What you need to know about monitoring your AMP website

by Becky Cable ON Aug 09, 2019

AMP (Accelerated Mobile Pages)

I'm not going to go into a whole thing here about AMP-powered websites.

Hopefully, you've arrived here as you already have an AMP website, or are about to. If you are still in the dark about AMP, start here, and come back to us in a minute.

Having an AMP website for your business is excellent. Great decision. However, you can't just AMP-up and hope for the best.

There are lots of great ways to maintain your AMP website. Read on.

Step 1 - ​​Install AMP Validator 

AMP gives you a tool to optimise your website. To be AMP-compliant, each page of your site must pass through a Validator.

The AMP Validator tool helps you identify and remove any errors or issues from mobile web pages, so they are AMP-compliant.

Each page is checked for AMP validation, and reports if the page passes (green) or fails (red) via the extension icon.

If there are any warnings or errors it'll list the number underneath the extension icon, and clicking the icon will display the warnings and/or errors.

The AMP Validator is not just a convenient tool for you to experiment with during post-click landing page development. It’s a necessity.

That's if you want your page to appear in the Google AMP Cache, and if you want it to be discovered and promoted by 3rd party websites like Google and Twitter who serve AMP pages on their platforms. Which I'm going to go ahead and assume that you do.

If the AMP Validation tool detects anything wrong with your page, you lose the speed benefits of the cache, and your page won’t be seen in as many places.

Lots more information on how to use the AMP Validator can be found here.

Step 2 - Check out Google Search Console

To help deploy error-free AMP web pages, Google has added an error report designed for AMP publishers in the Google Search Console.

The AMP error report gives an overview of the overall situation on your site, and then lets you drill down to specific error types and URLs.

This process helps you quickly find the most common issues, so that you can systematically address them in your site’s AMP implementation.

Another important benefit with Google Search Console, is that you can also see how AMP is growing your organic search traffic, as well as compare search performance between AMP and non-AMP pages.

Step 3 - Run a Lighthouse Report

The Lighthouse Tool lets you can choose from different audit categories:

  • Performance – checks how quickly the page loads (Fun fact - having an AMP website will automatically improve your website's performance, because it will be so much faster)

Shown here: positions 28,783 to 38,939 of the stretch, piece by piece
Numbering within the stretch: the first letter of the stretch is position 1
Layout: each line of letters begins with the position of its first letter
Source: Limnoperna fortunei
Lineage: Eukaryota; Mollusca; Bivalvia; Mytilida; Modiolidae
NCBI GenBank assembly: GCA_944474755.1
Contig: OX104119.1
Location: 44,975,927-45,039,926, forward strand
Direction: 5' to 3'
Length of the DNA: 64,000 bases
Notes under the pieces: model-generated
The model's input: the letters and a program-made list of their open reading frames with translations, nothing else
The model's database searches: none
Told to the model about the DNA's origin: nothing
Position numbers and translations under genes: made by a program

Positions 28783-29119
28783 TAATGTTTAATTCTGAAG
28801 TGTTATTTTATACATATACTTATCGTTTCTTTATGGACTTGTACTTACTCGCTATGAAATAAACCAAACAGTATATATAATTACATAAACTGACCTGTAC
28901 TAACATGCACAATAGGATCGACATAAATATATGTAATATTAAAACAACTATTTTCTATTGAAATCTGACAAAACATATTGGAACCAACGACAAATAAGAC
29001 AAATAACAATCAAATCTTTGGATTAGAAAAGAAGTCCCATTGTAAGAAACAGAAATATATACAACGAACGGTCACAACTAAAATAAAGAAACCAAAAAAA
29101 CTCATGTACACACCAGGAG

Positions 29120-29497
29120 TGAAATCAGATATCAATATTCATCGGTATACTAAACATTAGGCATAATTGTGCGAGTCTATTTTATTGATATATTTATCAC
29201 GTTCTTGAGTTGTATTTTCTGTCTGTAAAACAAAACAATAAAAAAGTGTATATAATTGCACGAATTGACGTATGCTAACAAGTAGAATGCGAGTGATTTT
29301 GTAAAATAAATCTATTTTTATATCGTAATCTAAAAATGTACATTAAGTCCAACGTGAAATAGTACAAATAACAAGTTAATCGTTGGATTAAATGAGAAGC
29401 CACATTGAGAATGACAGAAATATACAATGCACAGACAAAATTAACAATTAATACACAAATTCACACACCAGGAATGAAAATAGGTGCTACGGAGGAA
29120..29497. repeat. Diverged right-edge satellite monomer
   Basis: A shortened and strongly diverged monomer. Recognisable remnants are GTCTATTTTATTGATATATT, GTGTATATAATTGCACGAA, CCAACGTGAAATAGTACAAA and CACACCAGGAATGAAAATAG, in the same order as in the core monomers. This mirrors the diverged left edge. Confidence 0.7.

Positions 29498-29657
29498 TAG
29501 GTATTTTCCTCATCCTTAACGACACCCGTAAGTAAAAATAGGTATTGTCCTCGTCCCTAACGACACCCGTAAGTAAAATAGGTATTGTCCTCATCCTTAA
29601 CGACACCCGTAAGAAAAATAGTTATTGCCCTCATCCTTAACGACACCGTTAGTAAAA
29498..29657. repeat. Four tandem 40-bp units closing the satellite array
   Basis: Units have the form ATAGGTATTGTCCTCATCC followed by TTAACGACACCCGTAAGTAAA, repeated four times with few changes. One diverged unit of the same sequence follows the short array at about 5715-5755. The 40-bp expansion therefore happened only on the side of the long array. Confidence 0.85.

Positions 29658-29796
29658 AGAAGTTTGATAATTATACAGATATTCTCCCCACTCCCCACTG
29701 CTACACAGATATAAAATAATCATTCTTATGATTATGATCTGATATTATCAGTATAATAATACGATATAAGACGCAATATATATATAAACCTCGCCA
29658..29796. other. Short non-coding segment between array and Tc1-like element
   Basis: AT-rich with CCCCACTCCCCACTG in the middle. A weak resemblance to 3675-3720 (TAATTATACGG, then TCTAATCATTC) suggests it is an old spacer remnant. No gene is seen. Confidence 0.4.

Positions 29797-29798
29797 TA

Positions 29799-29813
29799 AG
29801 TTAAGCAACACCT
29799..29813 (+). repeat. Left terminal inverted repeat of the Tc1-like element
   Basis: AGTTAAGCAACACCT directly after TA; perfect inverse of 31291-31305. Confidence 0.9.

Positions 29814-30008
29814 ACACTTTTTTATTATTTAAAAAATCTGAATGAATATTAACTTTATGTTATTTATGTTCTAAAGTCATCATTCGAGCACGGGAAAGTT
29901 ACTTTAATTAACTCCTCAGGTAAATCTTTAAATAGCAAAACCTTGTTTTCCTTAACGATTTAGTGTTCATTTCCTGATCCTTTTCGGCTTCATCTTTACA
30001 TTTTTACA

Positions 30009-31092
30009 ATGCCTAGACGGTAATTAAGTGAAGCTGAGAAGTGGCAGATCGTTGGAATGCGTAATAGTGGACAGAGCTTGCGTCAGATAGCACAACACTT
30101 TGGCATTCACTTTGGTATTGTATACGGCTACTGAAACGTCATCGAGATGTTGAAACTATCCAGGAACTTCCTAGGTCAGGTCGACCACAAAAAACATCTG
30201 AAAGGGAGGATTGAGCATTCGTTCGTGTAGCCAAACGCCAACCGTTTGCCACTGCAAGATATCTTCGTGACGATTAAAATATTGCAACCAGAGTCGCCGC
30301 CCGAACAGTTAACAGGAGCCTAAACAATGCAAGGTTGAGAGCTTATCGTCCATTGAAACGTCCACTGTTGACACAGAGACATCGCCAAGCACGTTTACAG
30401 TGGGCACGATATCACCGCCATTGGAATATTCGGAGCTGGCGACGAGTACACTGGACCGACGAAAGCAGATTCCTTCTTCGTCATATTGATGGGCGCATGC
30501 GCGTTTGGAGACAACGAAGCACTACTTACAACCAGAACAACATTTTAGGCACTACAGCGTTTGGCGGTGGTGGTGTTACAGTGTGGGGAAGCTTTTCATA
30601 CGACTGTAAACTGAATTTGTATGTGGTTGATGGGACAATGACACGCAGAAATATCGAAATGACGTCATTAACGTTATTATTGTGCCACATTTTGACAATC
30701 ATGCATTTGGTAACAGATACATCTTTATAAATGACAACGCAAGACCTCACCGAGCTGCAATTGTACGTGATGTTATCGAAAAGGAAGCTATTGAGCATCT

• Accessibility – checks website friendliness for non-typical users (such as those who are colour-blind)
  • Best Practices – checks for web application development best practices
  • SEO – checks that the page is optimised to perform well in the search engine results pages (SERP's)

With Google Lighthouse, you are provided with one of the best review tools available that helps give you detailed reports when it comes to your website’s SEO. This data improves your understanding of how your website is performing.

We cover some more on Lighthouse reports here.

But what about just having some AMP pages?

AMP can be activated on a website in two variations:

Paired mode - allows you to keep the original non-AMP version of your web pages while having an additional, lighter AMP version. The pages are ‘paired’ through a special code, which lets Google know there is an AMP version available.

Search engines crawling the website will see the paired AMP version, and send mobile users to the AMP page as opposed to the ‘canonical’ non-AMP, whereas desktop users will be sent to the canonical non-AMP webpage.


A downside to this paired mode means more to manage and open to more errors.

If you have paired mode, you have to ensure your canonical tags are set up correctly.

If you don't, not only will your AMP pages not be recognised, but you may also be serving duplicate content, at massive detriment to your SEO.


Native AMP
- this means that there is only one page which is built entirely in AMP. In this case, the AMP page links to itself as the ‘canonical URL’.

Native is the recommended approach. Your canonical URL is AMP, and there’s no non-AMP versions of your pages. Pages can be served directly from the AMP cache.

There are no worries about serving duplicate content with Native AMP.



Native is the recommended approach. Your canonical URL is AMP, and there’s no non-AMP versions of your pages. Pages can be served directly from the AMP cache.



There are no worries about serving duplicate content with Native AMP.


Having just some AMP pages isn't necessarily going to get you the results you want.

This is why we build everything primarily AMP, as then we only have one version to take care of.

The upside of AMP, blazing fast performance, isn’t something site owners just want for a select few pages for select mobile visitors. We want that for the whole site!

A single site, built on AMP, for all device types and all visitors. Blazing fast across the board. Yes, please!

What next?

Make use of your AMP status; optimise your site via the methods above and experience the amazing power of this technology.

Handily enough, all websites we develop are AMP-powered.

Get in touch for a chat about your business, and how to approach this level-up to your website.

And if you want to know more, you can download our definitive (free!) guide to AMP-lifying your website.

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